Ford Transit PHEV Review

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Price: £32,715 - £45,788 (after grant, +VAT)

The van which is called “The backbone of Britain” has finally gone electric. It’s impressive too, but check if a full EV would suit your business better.



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  • Battery size: 13.6 kWh
  • Company car tax: 13%
  • Emissions: 70 g/km
  • Range: 26 miles (electric only)
  • Fuel economy: 91.7 MPG
  • Ford Transit PHEV
  • Ford Transit PHEV
  • Ford Transit PHEV
  • Ford Transit PHEV
  • Ford Transit PHEV
  • Ford Transit PHEV
Driven and reviewed by・ Published: 13/08/2020・Updated: 15/06/2022

Ginny Says

“The Transit going electric is big news and the PHEV looks suitably impressive. But at the moment it's a costly option which will only make financial sense for a pretty narrow selection of businesses who need to travel long distances and drive in low emission zones.”

Nicki Says

“I know it's expensive but the Transit PHEV has some lovely engineering to make the lives of city dwellers better. My favourite bit is the geofencing, which switches from petrol to electric automatically when you enter a city by using GPS locators.”

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Ford Transit PHEV

A 1-litre engine in a Transit sounds like you’d be overtaken by cyclists, but it works surprisingly well thanks to the electric motor’s help.


The way the Transit PHEV drives around towns is going to be a real revelation to anyone used to a diesel van. With only the electric motor running it is almost silent of course, but also gives instant pulling power. In fact, we found it a little tricky to get away smoothly in a lightly-loaded version as the motor was so keen to get going.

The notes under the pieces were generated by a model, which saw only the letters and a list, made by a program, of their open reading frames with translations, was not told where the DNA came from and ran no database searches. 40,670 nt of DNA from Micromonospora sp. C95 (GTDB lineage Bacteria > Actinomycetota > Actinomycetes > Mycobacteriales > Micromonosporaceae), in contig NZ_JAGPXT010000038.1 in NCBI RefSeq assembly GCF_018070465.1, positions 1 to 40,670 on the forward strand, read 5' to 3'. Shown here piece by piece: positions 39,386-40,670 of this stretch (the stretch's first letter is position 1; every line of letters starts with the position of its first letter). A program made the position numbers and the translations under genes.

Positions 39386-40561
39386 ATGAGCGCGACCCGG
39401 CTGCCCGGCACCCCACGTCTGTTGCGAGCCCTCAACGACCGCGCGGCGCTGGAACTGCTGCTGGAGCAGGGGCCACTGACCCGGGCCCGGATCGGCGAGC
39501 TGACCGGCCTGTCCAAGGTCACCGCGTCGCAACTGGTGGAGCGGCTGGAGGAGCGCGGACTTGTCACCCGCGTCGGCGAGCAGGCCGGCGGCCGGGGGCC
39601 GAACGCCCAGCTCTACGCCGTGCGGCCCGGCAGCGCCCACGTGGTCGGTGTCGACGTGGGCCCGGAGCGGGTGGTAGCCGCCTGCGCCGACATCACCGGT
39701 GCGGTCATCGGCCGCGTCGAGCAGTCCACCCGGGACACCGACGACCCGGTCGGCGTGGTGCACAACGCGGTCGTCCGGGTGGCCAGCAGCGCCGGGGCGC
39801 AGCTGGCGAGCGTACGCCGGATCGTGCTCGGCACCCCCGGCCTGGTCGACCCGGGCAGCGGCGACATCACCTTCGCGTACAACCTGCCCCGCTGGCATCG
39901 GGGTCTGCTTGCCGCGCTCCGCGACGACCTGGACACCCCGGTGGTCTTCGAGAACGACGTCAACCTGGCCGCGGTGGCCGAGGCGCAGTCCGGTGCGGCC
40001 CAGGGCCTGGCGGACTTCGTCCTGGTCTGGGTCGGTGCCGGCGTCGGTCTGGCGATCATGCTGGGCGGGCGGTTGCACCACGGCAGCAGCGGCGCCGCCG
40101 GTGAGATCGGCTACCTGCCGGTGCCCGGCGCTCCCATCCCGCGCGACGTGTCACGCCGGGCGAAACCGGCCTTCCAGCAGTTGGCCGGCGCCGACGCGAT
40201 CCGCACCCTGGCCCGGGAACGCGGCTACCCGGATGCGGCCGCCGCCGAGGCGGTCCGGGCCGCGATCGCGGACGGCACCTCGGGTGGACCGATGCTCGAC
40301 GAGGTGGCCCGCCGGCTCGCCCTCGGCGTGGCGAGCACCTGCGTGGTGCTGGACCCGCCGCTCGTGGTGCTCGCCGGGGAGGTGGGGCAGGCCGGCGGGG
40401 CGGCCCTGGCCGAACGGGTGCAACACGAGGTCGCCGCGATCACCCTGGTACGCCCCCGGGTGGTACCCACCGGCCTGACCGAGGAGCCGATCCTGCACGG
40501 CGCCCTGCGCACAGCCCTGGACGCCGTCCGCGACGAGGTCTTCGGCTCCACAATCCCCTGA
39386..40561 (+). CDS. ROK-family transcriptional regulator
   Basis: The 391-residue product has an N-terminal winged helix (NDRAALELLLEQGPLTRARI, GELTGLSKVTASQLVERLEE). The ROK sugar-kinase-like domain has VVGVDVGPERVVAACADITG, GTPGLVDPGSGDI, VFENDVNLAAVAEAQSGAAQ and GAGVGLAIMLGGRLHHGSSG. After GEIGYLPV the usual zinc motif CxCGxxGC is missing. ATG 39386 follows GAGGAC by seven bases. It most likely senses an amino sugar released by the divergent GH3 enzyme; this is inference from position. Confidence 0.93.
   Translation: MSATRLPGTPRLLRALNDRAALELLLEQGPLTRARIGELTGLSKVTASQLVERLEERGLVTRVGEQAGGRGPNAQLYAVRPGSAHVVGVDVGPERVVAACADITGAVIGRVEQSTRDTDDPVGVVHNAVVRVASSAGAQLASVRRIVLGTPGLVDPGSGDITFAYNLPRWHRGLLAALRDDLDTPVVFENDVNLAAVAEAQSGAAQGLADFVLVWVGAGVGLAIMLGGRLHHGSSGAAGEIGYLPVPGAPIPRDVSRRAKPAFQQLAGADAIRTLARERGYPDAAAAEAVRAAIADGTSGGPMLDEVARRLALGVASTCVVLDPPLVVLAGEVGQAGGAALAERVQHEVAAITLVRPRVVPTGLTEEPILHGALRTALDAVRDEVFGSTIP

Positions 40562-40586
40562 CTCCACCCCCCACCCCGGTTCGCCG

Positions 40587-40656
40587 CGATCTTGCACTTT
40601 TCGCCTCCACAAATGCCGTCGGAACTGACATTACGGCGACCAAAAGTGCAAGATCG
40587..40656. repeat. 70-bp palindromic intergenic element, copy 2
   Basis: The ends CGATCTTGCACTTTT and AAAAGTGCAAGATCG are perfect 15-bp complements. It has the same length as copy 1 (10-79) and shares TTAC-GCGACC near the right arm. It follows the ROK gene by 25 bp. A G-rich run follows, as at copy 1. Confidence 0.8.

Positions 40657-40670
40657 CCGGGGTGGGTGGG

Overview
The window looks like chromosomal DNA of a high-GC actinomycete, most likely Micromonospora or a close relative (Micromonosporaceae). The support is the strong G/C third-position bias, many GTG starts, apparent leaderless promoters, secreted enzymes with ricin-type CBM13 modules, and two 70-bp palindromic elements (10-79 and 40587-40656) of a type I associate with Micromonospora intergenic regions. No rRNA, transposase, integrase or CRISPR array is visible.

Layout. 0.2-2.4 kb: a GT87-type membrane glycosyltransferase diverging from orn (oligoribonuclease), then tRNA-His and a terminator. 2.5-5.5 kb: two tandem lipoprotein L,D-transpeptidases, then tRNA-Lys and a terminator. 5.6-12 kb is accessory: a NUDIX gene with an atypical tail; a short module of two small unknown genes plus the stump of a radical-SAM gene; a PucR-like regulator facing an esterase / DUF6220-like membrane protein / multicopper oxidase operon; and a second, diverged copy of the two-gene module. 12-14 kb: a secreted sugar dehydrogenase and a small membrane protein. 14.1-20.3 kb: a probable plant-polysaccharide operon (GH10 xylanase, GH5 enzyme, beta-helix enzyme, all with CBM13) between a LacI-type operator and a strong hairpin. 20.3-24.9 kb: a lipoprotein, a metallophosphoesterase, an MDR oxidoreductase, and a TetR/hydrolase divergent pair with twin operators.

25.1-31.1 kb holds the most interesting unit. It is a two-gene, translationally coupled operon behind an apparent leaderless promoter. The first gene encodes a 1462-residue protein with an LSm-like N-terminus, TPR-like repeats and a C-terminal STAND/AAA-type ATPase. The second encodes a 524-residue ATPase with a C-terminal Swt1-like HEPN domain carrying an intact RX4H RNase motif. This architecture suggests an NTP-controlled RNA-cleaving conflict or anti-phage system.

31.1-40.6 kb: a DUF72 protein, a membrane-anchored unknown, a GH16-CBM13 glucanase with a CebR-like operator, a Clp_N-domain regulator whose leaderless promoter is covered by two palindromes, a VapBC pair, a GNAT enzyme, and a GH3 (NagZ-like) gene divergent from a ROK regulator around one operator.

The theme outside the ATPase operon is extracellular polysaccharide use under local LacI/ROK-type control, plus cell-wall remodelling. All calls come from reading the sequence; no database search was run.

Once the battery is exhausted the petrol motor kicks in, but unlike most other hybrids there is no mechanical link between the engine and the wheels. The little 1-litre petrol unit merely acts as a generator to create energy for the electric motor. If you are stationary it will usually be silent (unless you need air con or heating) and then it cuts in almost silently as you press the throttle. 

Accelerate hard and the engine will respond by upping its speed to create more electricity. It’s a little odd sounding and not entirely pleasant but a vast improvement on a clattery diesel. Don’t expect it to be fast though – although acceleration up to 30 mph is quicker than you might expect, it tails off at dual-carriageway speeds and above. 


Unlike most Transits, the PHEV has an automatic gearbox (or more precisely, only one gear) which means there’s no clutch to pump in traffic. In its easiest mode, you simply select D and drive away. There are some more interesting choices though, if you want to get the most out of the clever powertrain. Firstly, selecting ‘L’ on the gear selector gives extra regenerative braking (like the ‘B’ modes in many other EVs) and it’s strong enough to mean you can forget about using the brake pedal at all if you plan carefully. It’s not quite as aggressive as the lift-off braking in some other electric vehicles though.

Then there are four drive modes. The simplest is ‘EV Auto’ which makes all the decisions about which motors to use according to the way you are driving and the state of the battery. The other modes allow you to use pure electric power – if the battery is charged – or run the petrol engine to either charge up the pack or save the electric energy for later in the journey. This is useful if you know you’re going to be going into a city, for example. 

Other than the powertrain, the Transit is remarkably fun to drive, especially compared to other vans. 

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